The first is that NATO is but one component of the multilateral scheme that has been in existence for more than half a century. A regional organization, it defines itself in relation to the Charter of the United Nations, which recognizes the right to collective self-defence. But the Charter contains other principles that constrain NATO´s role and responsibilities. One is the principle of the non-use of force in international relations, another the principle of non-intervention in the internal affairs of states, although nowadays it is widely assumed that human rights can no longer be regarded as belonging exclusively to the internal jurisdiction of sovereign states.
The second caveat dervies from the nature of NATO as a consensus organization. As the concepts guiding NATO strategy have moved from “threats” through “security challenges” and now to “risks”, the responses discussed among the member states become more susceptible to controversy and the need to address a plurality of perspectives. Consensus in NATO, beyond certain core activities, becomes harder to maintain. For an organization with a reputation for taking action, that might not be a good thing. One is reminded, in this context, of Clement Attlee´s warning: democracy means government by discussion, but it is only effective if you can stop people talking!
Let us look more closely at each of those two constraints in turn.
Restoring Credibility to Institutions
One of the most belaboured questions of international politics over the past six years is the legitimacy of military interventions in sovereign states supposedly obtained through “mandates” of the United Nations Security Council.
When NATO took action against the Federal Republic of Yugoslavia in the Spring of 1999, many feared that the intervention would set a new pattern of behaviour, enabling states or coalitions of states to reserve to themselves the right to act outside the established mechanisms for enforcing international law.
There were a number of Security Council resolutions, all with reference to the threat to international peace and security, pertinent to the situation in Kososvo. But from a strictly legal point of view, there was no Security Council resolution specifically authorizing the air strikes of NATO. No agreed legal clarification of the operation was adduced by the member states. But that does not mean that the Alliance acted unlawfully. Although interpretations varied, all member states had satisfied themselves beforehand that the air strikes were legal and the right thing to do under the circumstances. Moreover, they had come to the conclusion that allowing a reckless autocrat to engage in repression and ethnic cleansing on their very own doorsteps would set a precedent far more dangerous for the future of Europe than taking action in the absence of the desired authorization of the United Nations. Six years later, this policy of the Alliance has been vindicated; the situation in Yugoslavia is stable and both Kosovo and Serbia – Montenegro are on a path to freedom with democratically elected governments.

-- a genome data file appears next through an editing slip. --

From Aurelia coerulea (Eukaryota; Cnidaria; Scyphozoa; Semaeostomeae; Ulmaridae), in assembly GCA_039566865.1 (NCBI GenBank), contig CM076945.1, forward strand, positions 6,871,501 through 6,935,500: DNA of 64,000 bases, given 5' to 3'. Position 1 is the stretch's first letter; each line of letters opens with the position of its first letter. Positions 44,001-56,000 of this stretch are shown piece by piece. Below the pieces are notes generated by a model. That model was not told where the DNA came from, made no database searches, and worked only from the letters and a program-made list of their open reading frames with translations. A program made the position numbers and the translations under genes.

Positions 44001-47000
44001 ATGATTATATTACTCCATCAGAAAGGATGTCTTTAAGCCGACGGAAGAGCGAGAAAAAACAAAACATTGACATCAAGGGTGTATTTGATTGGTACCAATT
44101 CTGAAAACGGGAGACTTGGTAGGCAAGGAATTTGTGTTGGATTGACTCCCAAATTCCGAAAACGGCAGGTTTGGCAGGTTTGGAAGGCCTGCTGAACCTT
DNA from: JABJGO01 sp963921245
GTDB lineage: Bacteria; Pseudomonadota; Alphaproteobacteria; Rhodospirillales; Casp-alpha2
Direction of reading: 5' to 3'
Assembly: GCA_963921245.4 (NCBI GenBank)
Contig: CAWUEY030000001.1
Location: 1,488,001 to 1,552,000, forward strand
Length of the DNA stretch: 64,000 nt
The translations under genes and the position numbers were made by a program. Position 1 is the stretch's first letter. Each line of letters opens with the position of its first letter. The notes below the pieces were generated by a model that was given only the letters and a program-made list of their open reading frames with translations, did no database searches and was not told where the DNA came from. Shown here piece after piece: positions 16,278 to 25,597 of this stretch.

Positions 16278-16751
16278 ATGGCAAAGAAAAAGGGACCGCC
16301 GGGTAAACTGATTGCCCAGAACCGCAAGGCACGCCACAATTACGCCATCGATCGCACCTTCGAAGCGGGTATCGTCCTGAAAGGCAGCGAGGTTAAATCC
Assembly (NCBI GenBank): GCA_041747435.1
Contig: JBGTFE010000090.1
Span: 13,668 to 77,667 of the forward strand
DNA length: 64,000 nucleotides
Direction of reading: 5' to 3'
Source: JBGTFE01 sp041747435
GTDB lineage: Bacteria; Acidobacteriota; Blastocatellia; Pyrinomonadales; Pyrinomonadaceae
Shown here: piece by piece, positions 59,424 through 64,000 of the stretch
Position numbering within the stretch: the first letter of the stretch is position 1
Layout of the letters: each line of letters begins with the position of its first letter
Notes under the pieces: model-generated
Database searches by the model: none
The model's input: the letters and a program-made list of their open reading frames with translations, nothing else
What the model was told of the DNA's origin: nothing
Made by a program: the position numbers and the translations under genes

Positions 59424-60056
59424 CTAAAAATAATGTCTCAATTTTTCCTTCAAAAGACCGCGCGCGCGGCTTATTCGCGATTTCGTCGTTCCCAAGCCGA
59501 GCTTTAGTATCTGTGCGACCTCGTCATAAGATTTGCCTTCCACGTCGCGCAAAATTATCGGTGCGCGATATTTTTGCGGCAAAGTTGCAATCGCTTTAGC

Did the Kosovo episode set a precedent for NATO or was it a one-time event, never to be repeated? In many ways, the Kosovo situation was unique. But the main point that needs to be made is that it was never a question of choosing between the United Nation´s way and NATO´s way in dealing with that situation. In the end, the action taken was not so much a challenge to the Security Council as an effort to shore up NATO´s own credibility, as well as that of the United Nations. But it was always a decision that only Alliance member states, three permanent members of the Security Council included, could take on their own responsibility.
Anarchy or Perpetual Peace
The second issue, the need for the Alliance to operate on the basis of consensus, is a thornier nettle to grasp. On Kosovo the Alliance obtained a hard-won consensus and then proceeded while no one in the Security Council pulled a veto. On Iraq there never was consensus to begin with. A coalition of states then took action, a latent Security Council veto notwithstanding.
Although the intervention in Iraq was not carried out in the name of NATO, it throws an interesting light on the different approaches of the United States and some of the leading member states of the European Union to operations conducted outside the NATO area. This is especially the case as the objectives of the Iraq operation gradually shifted from the need to remove the threat of weapons of mass destruction to the wholesale social and political reconstruction of the country.
Three years ago an American author, Robert Kagan, published a small book, Of Paradise and Power, explaining his view of the evolution of the transatlantic relationship. Europe and America, he argued, are divided by a power gap as well as an ideology gap. Not only is there an overwhelming disparity in military-technological power between the two players, but Europe has in effect rejected power politics of the traditional kind in favour of a moralistic approach. Kantian idealism has replaced Machiavellian statecraft. As a result, Europe now embodies a commitment to settling disputes through multilateralist rules and negotiations, while the United States clings to enforcing world order through the exercise of national sovereignty and armaments.
In some respects, Kagan´s thesis draws a simplified picture of the real world. Most interesting theories do. In fact, close to a half of Americans regularly demonstrate “European” attitudes, while many Europeans, including eight leaders of E.U. member countries, expressed sympathy with “American” policy towards Iraq.
Nevertheless, no one can argue with the view that our Allies on the two sides of the Atlantic do not always see eye to eye on major issues. Sometimes these differences are of a political nature, but there are also cases where basic philosophical perspectives diverge. Take the area of human rights, for example, where the United States claim that rights derive their legitimacy from the consent of their own citizens and not from international declarations or covenants. Disagreements over the International Criminal Tribunal or the death penalty are but two applications of this particular dispute.